Crews still assessing damage after hurricane
HOUSTON – Thousands of victims of Hurricane Ike settled in at shelters for what could be weeks, and others waited wearily in line for food, water, ice and gasoline Monday as it became increasingly clear the disaster along the Texas coast would be measured not by its death toll but by the misery it spread.
Almost three days after the storm steamrolled the coast, the extent of the damage was still coming into focus, with rescue teams finally reaching some of the hardest-hit and most inaccessible places, including Bolivar Peninsula, a resort on Galveston Bay where entire neighborhoods were obliterated. Homes were wiped from foundations and stilts jutted up from the sand – but their occupants were living, buoying the spirits of rescue crews.
While the number of confirmed deaths was still remarkably low – most of the 39 deaths blamed on Ike were outside of Texas – the distress was considerable.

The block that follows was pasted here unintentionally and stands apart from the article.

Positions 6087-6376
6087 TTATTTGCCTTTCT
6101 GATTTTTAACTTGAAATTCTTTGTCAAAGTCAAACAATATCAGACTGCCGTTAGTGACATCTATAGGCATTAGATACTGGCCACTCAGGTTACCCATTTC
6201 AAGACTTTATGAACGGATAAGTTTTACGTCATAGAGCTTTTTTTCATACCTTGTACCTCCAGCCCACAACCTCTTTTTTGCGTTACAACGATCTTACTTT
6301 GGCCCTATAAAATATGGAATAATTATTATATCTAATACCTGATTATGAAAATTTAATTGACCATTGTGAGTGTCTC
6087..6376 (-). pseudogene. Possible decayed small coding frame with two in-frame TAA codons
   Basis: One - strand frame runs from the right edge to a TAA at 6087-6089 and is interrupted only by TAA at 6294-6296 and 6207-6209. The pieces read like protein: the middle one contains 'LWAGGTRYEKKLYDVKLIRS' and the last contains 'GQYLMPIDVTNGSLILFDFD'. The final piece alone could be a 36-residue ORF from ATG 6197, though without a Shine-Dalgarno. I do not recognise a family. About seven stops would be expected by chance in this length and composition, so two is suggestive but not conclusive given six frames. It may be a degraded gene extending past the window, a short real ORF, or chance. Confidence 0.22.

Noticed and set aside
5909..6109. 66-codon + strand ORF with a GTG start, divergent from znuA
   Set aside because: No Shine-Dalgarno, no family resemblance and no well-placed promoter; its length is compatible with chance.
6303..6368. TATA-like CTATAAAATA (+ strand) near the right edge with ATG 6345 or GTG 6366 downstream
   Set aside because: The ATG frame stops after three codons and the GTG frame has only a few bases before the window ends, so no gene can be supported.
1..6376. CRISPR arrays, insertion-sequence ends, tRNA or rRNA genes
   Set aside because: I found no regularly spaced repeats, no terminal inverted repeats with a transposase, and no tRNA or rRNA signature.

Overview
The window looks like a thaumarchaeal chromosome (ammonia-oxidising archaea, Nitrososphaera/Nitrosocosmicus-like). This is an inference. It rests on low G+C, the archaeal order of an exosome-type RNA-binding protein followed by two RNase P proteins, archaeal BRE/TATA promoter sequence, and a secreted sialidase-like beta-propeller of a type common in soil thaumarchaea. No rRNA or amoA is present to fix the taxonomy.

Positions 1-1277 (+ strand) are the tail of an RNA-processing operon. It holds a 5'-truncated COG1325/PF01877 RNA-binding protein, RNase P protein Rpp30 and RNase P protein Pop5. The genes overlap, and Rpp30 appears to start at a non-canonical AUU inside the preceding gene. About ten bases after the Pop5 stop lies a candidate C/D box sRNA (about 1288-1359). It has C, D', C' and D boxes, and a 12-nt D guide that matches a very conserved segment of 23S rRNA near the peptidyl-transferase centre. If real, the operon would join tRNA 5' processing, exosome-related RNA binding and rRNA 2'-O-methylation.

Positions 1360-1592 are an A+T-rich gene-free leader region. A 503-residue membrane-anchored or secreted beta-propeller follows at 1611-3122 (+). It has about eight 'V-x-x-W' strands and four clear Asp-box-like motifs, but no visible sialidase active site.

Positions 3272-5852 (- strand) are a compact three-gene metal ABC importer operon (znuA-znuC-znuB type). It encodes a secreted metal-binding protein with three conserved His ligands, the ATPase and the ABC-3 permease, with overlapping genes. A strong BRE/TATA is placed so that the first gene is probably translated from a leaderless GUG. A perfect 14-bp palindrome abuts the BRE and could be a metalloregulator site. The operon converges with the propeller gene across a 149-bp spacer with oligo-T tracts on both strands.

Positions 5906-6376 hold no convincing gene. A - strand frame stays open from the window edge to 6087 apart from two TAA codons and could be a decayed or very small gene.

Nearly 37,000 people were in shelters, and there was no word on when those living in the most devastated towns, such as Galveston, might return. An estimated 2.2 million people in Texas alone remained without power. Many service stations had no gasoline or no electricity to pump it. With no running water, some residents were dumping toilet waste directly into the sewers. Major highways were still under water.
There were also signs of progress. Houston assistant fire chief Rick Flanagan said emergency calls dropped dramatically Monday afternoon. Houston mayor Bill White rescinded a mandate to boil water, citing tests that found no widespread contamination. White also said residents of the Clear Lake area, which was under a mandatory evacuation order, could safely return home.
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